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Family Court Overview

 

The Family Court of the State of New York was established to take action in the lives of children, parents and spouses. The court has a wide range of powers to fit the particular needs of the people who come before it.

The Family Court Act gives the Family Court power to hear certain types of cases. As each case is filed in the court, it is assigned its own identifying number, called a docket number. The docket number begins with a letter which tells the type of case filed. For example, a paternity case is given a docket number beginning with the letter "P".

Most Family Court hearings (trials) are heard by judges. Support magistrates hear support and paternity cases. There are no juries in Family Court: the judge or support magistrate conducts a hearing and decides the case.

The Family Court is generally open to the public, in addition to those persons who are directly involved with a particular case. However, the judge or support magistrate presiding over each case has the authority to exclude the public from the courtroom depending upon the nature of the case or the privacy interests of the parties.

Persons who have been scheduled to appear in court are expected to arrive at the courthouse on time. If a party (a person who has a direct involvement with a case) is not present when the case is called into the courtroom, the judge or support magistrate may proceed and decide the case in that person's absence, or may dismiss it. Parties should understand that although they arrive early, they may be required to spend a lengthy period of time at the courthouse.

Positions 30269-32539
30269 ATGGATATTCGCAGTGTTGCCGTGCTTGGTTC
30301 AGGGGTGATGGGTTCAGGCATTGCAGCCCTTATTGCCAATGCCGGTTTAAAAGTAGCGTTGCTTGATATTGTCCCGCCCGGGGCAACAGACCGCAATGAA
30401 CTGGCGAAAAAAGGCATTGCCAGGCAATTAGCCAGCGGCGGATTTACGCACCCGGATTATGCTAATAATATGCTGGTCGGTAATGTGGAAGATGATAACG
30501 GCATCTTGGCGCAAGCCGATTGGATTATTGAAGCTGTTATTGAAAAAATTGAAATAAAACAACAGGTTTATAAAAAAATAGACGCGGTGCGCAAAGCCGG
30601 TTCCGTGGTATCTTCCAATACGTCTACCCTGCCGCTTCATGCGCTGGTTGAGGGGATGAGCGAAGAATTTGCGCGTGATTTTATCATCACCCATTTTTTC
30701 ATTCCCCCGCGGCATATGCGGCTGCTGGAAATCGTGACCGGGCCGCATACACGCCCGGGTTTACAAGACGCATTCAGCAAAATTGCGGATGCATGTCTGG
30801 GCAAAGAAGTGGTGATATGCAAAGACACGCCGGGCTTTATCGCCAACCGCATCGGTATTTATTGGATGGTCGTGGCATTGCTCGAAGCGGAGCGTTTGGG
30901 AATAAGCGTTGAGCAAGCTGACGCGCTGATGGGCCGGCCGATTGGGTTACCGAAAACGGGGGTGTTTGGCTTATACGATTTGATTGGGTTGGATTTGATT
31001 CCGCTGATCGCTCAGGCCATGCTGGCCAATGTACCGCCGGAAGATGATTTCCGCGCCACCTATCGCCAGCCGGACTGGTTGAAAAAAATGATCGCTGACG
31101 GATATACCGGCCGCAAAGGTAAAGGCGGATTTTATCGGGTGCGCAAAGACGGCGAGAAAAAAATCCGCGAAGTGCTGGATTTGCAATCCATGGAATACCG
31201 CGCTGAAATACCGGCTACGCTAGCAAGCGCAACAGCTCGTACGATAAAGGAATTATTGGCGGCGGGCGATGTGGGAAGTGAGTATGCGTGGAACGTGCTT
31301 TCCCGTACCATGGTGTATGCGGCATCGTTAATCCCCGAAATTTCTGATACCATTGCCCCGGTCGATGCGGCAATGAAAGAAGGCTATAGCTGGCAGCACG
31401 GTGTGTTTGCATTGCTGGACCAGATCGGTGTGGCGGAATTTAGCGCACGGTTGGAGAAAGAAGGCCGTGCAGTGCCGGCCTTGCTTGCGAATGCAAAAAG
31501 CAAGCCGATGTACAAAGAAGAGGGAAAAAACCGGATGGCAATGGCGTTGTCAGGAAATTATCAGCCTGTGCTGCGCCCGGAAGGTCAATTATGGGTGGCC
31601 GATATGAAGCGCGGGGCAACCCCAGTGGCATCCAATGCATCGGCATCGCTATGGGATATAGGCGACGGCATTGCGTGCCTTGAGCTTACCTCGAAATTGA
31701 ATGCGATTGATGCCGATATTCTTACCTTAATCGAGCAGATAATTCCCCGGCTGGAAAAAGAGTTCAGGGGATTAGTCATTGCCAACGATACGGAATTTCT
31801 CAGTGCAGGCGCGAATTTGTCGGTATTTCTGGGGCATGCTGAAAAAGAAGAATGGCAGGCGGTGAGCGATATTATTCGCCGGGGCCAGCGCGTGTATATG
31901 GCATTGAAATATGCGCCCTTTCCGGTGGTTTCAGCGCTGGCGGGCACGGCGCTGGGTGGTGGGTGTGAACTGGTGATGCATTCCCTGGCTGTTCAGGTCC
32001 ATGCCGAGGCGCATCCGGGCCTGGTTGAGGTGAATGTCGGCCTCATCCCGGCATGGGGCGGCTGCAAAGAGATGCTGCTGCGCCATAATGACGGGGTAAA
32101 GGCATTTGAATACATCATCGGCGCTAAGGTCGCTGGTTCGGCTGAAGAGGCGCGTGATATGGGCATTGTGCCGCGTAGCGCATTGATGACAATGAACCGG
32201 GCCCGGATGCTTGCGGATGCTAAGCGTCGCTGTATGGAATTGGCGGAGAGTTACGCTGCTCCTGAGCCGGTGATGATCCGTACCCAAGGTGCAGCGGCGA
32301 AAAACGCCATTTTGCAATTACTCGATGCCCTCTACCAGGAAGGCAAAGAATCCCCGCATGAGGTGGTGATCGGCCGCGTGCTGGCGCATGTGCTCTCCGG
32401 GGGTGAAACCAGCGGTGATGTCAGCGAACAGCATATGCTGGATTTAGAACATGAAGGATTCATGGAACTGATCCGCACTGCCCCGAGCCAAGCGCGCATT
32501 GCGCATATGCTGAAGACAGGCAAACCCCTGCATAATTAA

After a case has been completed and a final decision has been made, each party has the right to appeal the judge's decision, asking a higher court to review the evidence and any testimony presented at the Family Court hearing. (Decisions made by support magistrates are appealed first by filing an objection to the decision; a Family Court judge reviews the support magistrates' decision and order.) An appeal may result in a decision being affirmed (left as it is), or modified (changed somewhat), or reversed (changed entirely).

The court records of Family Court proceedings are not open to public inspection. However, the court may permit access to records where appropriate. Persons directly involved with a case who wish to obtain a copy of a court order may request a copy at the Record Room of the courthouse where the case was heard; proof of the person's identity is required.

Each Family Court in New York City is open all day from Monday through Friday, except on holidays. At lunchtime, the parts (hearing rooms) within each courthouse close for a lunch recess, but certain areas of each building remain open to the public. Specific information on hours may be obtained by calling the courthouse.